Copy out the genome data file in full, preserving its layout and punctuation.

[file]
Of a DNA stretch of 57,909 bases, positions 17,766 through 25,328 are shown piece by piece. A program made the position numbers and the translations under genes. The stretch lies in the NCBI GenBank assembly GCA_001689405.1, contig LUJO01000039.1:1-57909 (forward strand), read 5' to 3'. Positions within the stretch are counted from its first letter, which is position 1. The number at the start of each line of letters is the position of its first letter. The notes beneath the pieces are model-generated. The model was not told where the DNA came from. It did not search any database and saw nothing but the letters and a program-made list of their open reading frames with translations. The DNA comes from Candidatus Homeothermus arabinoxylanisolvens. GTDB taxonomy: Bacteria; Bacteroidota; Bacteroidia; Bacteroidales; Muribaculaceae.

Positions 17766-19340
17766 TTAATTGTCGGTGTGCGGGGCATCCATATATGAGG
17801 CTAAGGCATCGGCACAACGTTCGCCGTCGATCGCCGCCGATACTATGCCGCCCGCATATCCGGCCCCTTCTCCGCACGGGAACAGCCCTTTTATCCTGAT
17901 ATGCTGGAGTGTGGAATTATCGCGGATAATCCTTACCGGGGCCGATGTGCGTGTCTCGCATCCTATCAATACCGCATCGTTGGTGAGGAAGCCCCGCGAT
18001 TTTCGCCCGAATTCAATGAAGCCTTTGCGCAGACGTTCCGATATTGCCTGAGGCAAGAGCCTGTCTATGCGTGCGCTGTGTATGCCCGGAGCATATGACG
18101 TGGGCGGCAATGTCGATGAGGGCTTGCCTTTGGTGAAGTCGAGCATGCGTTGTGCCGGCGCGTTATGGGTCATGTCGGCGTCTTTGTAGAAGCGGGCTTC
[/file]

Of a DNA stretch of 57,909 bases, positions 17,766 through 25,328 are shown piece by piece. A program made the position numbers and the translations under genes. The stretch lies in the NCBI GenBank assembly GCA_001689405.1, contig LUJO01000039.1:1-57909 (forward strand), read 5' to 3'. Positions within the stretch are counted from its first letter, which is position 1. The number at the start of each line of letters is the position of its first letter. The notes beneath the pieces are model-generated. The model was not told where the DNA came from. It did not search any database and saw nothing but the letters and a program-made list of their open reading frames with translations. The DNA comes from Candidatus Homeothermus arabinoxylanisolvens. GTDB taxonomy: Bacteria; Bacteroidota; Bacteroidia; Bacteroidales; Muribaculaceae.

Positions 17766-19340
17766 TTAATTGTCGGTGTGCGGGGCATCCATATATGAGG
17801 CTAAGGCATCGGCACAACGTTCGCCGTCGATCGCCGCCGATACTATGCCGCCCGCATATCCGGCCCCTTCTCCGCACGGGAACAGCCCTTTTATCCTGAT
17901 ATGCTGGAGTGTGGAATTATCGCGGATAATCCTTACCGGGGCCGATGTGCGTGTCTCGCATCCTATCAATACCGCATCGTTGGTGAGGAAGCCCCGCGAT
18001 TTTCGCCCGAATTCAATGAAGCCTTTGCGCAGACGTTCCGATATTGCCTGAGGCAAGAGCCTGTCTATGCGTGCGCTGTGTATGCCCGGAGCATATGACG
18101 TGGGCGGCAATGTCGATGAGGGCTTGCCTTTGGTGAAGTCGAGCATGCGTTGTGCCGGCGCGTTATGGGTCATGTCGGCGTCTTTGTAGAAGCGGGCTTC